Lectures, Symposiums & Others

IAUP Triennial Conference 2017, 5-8 July 2017, Vienna (Austria)

○DSC08738Every three years, the International Association of University Presidents (IAUP) convenes its general assembly in a different part of the world. Each triennial meeting focuses on a specific theme designed to stimulate discussion of the changes and challenges facing higher education worldwide. Between July 5th and 8th, 2017, the IAUP held its XVIII Triennial Conference in Vienna, with the main theme being Innovation in Education. President Nakayama participated in a session on Thursday the 6th and gave a lecture entitled, “New Trends in Education: How Can Japanese Universities Contribute to the New System of Moral Education?” This is the second time he has offered a lecture at an IAUP triennial; the first was at the IAUP XVll Triennial Conference 2014 in Yokohama. An abstract of his 2017 paper appears below:



When we consider moral education in the Japanese tertiary sector today, we cannot ignore the fact that large numbers of university professors are in accord with the tenor of the remarks about the place of morality and ethics in higher education made by the political scientist, John Mearsheimer. In Debating Moral Education (Duke University Press, 2010) Elizabeth Kiss and J. Peter Euben drew attention to Mearsheimer’s controversial 1997 address to the University of Chicago freshman class on the “Aims of Education”, in which he argued that the chief purpose of a university education was “to help students think critically, to broaden their intellectual horizons, and to promote greater awareness.” From this premise, Mearsheimer deduced that a university had to be “a remarkably amoral institution”, one that did not, and should not, provide its students with “moral guidance”, nor offer courses in which they could “discuss ethics or morality”.

The situation in Japanese tertiary education at the time of his speech would probably have pleased Mearsheimer, since in 1997 moral education was provided solely in the country’s elementary and junior high schools. Instruction ended abruptly at age fifteen, and things have only just begun to change. Not until the start of the 2014 academic year was moral education extended to some, but by no means all, high schools, and that remains the high water mark. Sadly, the idea that universities have a civic responsibility to teach their students morality and ethics still encounters scepticism, suspicion and, on occasion, outright rejection. So it is no surprise that moral and ethical education is not especially common at university level in our country today. This is consonant with a widespread belief in Japan that such concerns are the province of the home, and of instruction in elementary and junior high schools where moral education is a requirement under the Ministry’s official guidelines for teaching. The fact of the matter is, though, that even elementary and junior high schools do not always seem to achieve satisfactory results in moral education when tackling a variety of problems.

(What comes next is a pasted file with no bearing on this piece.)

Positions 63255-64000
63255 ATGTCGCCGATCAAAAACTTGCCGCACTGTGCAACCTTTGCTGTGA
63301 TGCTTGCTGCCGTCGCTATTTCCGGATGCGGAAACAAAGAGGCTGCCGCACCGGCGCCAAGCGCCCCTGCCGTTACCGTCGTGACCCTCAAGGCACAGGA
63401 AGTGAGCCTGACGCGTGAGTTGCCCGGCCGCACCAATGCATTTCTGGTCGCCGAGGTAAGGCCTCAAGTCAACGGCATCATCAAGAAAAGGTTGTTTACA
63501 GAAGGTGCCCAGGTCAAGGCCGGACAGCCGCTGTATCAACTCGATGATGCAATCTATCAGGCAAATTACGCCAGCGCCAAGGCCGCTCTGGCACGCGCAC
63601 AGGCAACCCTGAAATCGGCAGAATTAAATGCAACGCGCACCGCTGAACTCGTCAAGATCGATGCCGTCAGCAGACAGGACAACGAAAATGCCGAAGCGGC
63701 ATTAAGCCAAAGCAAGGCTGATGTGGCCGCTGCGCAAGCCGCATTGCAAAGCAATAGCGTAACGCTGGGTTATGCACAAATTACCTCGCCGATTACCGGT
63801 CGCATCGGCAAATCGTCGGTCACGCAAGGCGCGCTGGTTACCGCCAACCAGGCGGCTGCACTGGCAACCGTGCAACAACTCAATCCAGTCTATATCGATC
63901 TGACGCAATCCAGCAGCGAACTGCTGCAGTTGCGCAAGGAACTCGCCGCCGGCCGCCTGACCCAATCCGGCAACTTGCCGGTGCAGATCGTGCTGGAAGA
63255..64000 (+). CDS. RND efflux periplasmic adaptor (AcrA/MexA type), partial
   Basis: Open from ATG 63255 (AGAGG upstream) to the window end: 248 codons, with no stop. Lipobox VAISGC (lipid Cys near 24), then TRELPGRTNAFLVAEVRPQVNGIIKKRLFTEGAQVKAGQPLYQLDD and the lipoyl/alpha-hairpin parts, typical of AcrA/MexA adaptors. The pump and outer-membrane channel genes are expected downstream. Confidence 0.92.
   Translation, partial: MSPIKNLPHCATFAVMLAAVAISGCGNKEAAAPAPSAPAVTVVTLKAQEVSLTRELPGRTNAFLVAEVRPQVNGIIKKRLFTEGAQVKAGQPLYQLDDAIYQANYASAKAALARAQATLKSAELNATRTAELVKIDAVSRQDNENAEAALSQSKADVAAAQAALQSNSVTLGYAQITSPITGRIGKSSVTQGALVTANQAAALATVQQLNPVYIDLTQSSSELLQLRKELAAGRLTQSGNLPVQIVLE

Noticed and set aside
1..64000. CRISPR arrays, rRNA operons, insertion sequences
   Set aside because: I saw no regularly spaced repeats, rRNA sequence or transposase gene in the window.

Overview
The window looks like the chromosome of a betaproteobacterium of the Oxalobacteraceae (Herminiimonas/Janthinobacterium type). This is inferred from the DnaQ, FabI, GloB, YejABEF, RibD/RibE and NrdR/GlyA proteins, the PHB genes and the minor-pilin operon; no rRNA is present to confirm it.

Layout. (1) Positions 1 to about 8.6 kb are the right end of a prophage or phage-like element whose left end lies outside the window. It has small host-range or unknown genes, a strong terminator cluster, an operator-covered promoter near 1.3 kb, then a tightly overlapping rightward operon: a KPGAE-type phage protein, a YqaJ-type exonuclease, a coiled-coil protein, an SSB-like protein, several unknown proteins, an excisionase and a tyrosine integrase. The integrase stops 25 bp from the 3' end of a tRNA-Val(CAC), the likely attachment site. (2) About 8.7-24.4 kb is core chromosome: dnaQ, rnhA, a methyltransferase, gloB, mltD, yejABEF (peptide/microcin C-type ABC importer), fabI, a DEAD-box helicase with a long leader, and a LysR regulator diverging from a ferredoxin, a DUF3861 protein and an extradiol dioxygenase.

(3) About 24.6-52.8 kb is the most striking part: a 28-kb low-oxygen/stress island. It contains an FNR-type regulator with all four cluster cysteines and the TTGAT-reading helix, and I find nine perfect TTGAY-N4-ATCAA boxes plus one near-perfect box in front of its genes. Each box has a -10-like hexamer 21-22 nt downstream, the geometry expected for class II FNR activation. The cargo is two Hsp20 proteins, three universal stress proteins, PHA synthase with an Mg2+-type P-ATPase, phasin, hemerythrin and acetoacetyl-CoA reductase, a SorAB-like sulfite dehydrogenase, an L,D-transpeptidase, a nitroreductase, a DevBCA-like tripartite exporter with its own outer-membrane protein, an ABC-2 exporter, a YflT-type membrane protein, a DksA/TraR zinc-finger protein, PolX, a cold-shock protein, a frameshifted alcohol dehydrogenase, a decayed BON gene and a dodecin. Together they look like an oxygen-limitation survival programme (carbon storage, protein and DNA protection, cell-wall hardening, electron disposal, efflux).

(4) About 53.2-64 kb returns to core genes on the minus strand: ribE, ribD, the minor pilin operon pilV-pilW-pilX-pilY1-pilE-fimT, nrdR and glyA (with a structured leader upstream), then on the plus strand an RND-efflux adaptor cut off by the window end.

We are at last, though, on the threshold of significant changes in the matter of moral education.  In 2016 the Ministry of Education, Culture, Sports, Science and Technology decided that moral education will become a “special subject” in the next national curriculum, and so a new moral education system will start in elementary schools in the 2018-2019 school year, and in junior high schools in the 2019-2020 school year.

Despite strong official backing, though, the new system has not gone unchallenged by those responsible for teaching the subject. This is partly because moral education has not been a school subject since World War II, so Japanese universities have neither academic departments nor faculty solely devoted to scholarship or instruction in the area of moral studies. As a result, they have not to date produced researchers and educators specializing in the subject in sufficient numbers; courses on the “methods of teaching morals”, a required subject in teacher-training programs, are therefore sometimes offered by faculty who are not specialists in moral education. Such courses, which are supposed to provide students with a comprehensive grasp of the objects, content and methods of moral education, attract just two credits for one 90 minute class per week for fifteen weeks. This paucity of provision for moral education in teacher training programs in Japanese universities has inevitably done considerable harm to the prospects of advancing the cause of moral education in elementary and junior high schools.

This narrow, if important, problem of teacher training should stimulate us to rethink the place of moral education in Japan’s entire tertiary sector. In the U.S., for example, a new trend, completely at odds with Mearsheimer’s ideas, has already emerged. After being marginalized for decades in the secularized 20th century academy, more than 100 ethics centres and programmes are now flourishing on campuses across the country, evidence of a renaissance in moral education in the American tertiary sector. In this globalized age, moral education in Japan can no longer be allowed to lag behind, but must seize the future by participating in collaborative academic and educational initiatives worldwide.



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